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Hygiene poverty: The people forced to choose between their hygiene and their food

PUBLISHED: 12:32 25 April 2019 | UPDATED: 12:32 25 April 2019

Katie Mathers has been helping run the four drop-off points in King's Lynn. Photo: Katie Mathers

Katie Mathers has been helping run the four drop-off points in King's Lynn. Photo: Katie Mathers

Katie Mathers

A west Norfolk initiative is aiming to banish hygiene poverty - when someone is forced to choose between buying food or buying items to keep them clean.

The drop-off point in The Body Shop, High Street, King's Lynn. Photo: Katie MathersThe drop-off point in The Body Shop, High Street, King's Lynn. Photo: Katie Mathers

The Hygiene Bank has been helping to banish hygiene poverty and period poverty since the beginning of 2018 and has since distributed more than 13 tonnes of hygiene and personal care products around the country, and in November 2018 the first 'drop-off' points were launched in King's Lynn.

Katie Mathers, 32, from King's Lynn, saw a post on social media and knew she wanted to help.

“I wanted to see if anything was set up in the town,” she said. “Because as far as I could tell there wasn't anything specifically for hygiene items.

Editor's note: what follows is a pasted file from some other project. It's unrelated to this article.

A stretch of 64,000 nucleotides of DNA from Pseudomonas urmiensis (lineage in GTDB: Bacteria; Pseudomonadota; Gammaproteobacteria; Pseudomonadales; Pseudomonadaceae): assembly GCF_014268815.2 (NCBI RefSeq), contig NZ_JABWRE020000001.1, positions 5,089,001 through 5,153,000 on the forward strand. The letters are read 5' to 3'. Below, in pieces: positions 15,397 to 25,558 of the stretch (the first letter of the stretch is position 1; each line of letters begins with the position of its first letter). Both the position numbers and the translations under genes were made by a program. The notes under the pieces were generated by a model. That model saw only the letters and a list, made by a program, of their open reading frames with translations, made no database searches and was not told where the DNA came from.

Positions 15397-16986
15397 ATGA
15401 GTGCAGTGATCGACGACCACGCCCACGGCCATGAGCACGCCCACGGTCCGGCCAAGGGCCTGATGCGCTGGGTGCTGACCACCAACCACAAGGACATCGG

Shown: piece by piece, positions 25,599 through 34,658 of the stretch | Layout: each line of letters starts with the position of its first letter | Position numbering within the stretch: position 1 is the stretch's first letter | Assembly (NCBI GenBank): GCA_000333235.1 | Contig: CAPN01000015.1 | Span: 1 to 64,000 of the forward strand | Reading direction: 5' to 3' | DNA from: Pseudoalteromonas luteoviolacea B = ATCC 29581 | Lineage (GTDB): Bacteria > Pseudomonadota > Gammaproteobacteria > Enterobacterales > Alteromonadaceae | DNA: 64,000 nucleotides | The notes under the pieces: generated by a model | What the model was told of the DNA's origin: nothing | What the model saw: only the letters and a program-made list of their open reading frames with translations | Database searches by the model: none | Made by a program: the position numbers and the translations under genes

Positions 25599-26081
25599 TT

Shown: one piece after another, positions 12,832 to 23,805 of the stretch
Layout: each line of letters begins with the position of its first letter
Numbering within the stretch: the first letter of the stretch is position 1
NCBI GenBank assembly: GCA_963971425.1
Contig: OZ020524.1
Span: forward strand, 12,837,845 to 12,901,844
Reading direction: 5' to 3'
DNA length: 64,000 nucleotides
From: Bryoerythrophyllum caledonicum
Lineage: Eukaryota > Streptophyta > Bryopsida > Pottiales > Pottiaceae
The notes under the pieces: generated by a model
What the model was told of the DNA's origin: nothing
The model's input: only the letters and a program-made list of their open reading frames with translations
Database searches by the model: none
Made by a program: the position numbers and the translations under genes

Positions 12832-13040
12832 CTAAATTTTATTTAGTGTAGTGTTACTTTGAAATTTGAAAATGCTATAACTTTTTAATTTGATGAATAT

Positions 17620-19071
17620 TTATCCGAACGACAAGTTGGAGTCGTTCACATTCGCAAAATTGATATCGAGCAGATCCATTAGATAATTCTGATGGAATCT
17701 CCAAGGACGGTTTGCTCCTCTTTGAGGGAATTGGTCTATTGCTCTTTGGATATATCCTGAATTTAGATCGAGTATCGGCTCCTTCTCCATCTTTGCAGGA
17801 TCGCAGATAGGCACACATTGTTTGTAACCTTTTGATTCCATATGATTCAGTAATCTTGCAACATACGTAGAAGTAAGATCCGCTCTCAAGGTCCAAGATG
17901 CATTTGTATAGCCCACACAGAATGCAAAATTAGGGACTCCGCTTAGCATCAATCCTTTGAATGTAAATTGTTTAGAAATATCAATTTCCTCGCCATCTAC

“I contacted shops and businesses around King's Lynn to see if they would be interested and so far we have one in Wilko, The Body Shop and Ring Associates in the town centre and one in Tesco's at Gaywood.”

The drop-off point in Tesco's Gaywood. Photo: Katie MathersThe drop-off point in Tesco's Gaywood. Photo: Katie Mathers

The stay-at-home mum collects the items, which she then sorts through and distributes them between four beneficiaries - The Purfleet Trust, the Pandora Project, the YMCA and Change Grow Live.

Mrs Mathers said: “I have had hundreds of items that have come through me since starting this. There is a lot of hygiene poverty within King's Lynn and it's not just men, women or children, it's across the board.”

On public holidays such as Mother's Day, Easter and Christmas, Mrs Mathers makes gift-bags to hand out and said people's reactions would often leave her heartbroken.

She added: “I think for some people they don't realise it's happening because it isn't within their social circle or if it is it's being hidden from them. “Also some people are embarrassed to acknowledge it as they feel guilty for not helping.

The drop-off point in Wilko's in the Vancouver Quarter.. Photo: Katie MathersThe drop-off point in Wilko's in the Vancouver Quarter.. Photo: Katie Mathers

“I think it's a mixture and brings in the complex issue of mental health, it's very wide and the longer I do this the more I find out, the more I want to help.”

People who would like to volunteer to help, or businesses willing to house a 'drop-in' box, should contact Mrs Mathers at THBkingslynn@gmail.com or visit www.thehygienebank.com

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